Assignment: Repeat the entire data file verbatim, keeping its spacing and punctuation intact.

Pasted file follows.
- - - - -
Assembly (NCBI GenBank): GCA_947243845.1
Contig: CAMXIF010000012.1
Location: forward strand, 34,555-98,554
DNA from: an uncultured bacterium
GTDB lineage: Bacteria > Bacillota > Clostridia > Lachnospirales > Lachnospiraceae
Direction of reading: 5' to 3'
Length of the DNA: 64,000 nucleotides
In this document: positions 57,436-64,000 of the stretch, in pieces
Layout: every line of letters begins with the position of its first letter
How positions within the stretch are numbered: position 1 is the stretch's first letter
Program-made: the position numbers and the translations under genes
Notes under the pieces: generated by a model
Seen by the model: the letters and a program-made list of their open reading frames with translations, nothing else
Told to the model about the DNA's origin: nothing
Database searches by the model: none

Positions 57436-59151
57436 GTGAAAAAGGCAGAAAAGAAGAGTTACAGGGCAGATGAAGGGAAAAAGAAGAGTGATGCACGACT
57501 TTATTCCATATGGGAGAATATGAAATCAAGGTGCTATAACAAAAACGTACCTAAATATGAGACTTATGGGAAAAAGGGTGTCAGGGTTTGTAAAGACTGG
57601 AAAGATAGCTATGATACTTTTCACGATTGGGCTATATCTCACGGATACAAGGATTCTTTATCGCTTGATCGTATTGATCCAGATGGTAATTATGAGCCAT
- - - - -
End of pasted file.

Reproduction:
Assembly (NCBI GenBank): GCA_947243845.1
Contig: CAMXIF010000012.1
Location: forward strand, 34,555-98,554
DNA from: an uncultured bacterium
GTDB lineage: Bacteria > Bacillota > Clostridia > Lachnospirales > Lachnospiraceae
Direction of reading: 5' to 3'
Length of the DNA: 64,000 nucleotides
In this document: positions 57,436-64,000 of the stretch, in pieces
Layout: every line of letters begins with the position of its first letter
How positions within the stretch are numbered: position 1 is the stretch's first letter
Program-made: the position numbers and the translations under genes
Notes under the pieces: generated by a model
Seen by the model: the letters and a program-made list of their open reading frames with translations, nothing else
Told to the model about the DNA's origin: nothing
Database searches by the model: none

Positions 57436-59151
57436 GTGAAAAAGGCAGAAAAGAAGAGTTACAGGGCAGATGAAGGGAAAAAGAAGAGTGATGCACGACT
57501 TTATTCCATATGGGAGAATATGAAATCAAGGTGCTATAACAAAAACGTACCTAAATATGAGACTTATGGGAAAAAGGGTGTCAGGGTTTGTAAAGACTGG
57601 AAAGATAGCTATGATACTTTTCACGATTGGGCTATATCTCACGGATACAAGGATTCTTTATCGCTTGATCGTATTGATCCAGATGGTAATTATGAGCCAT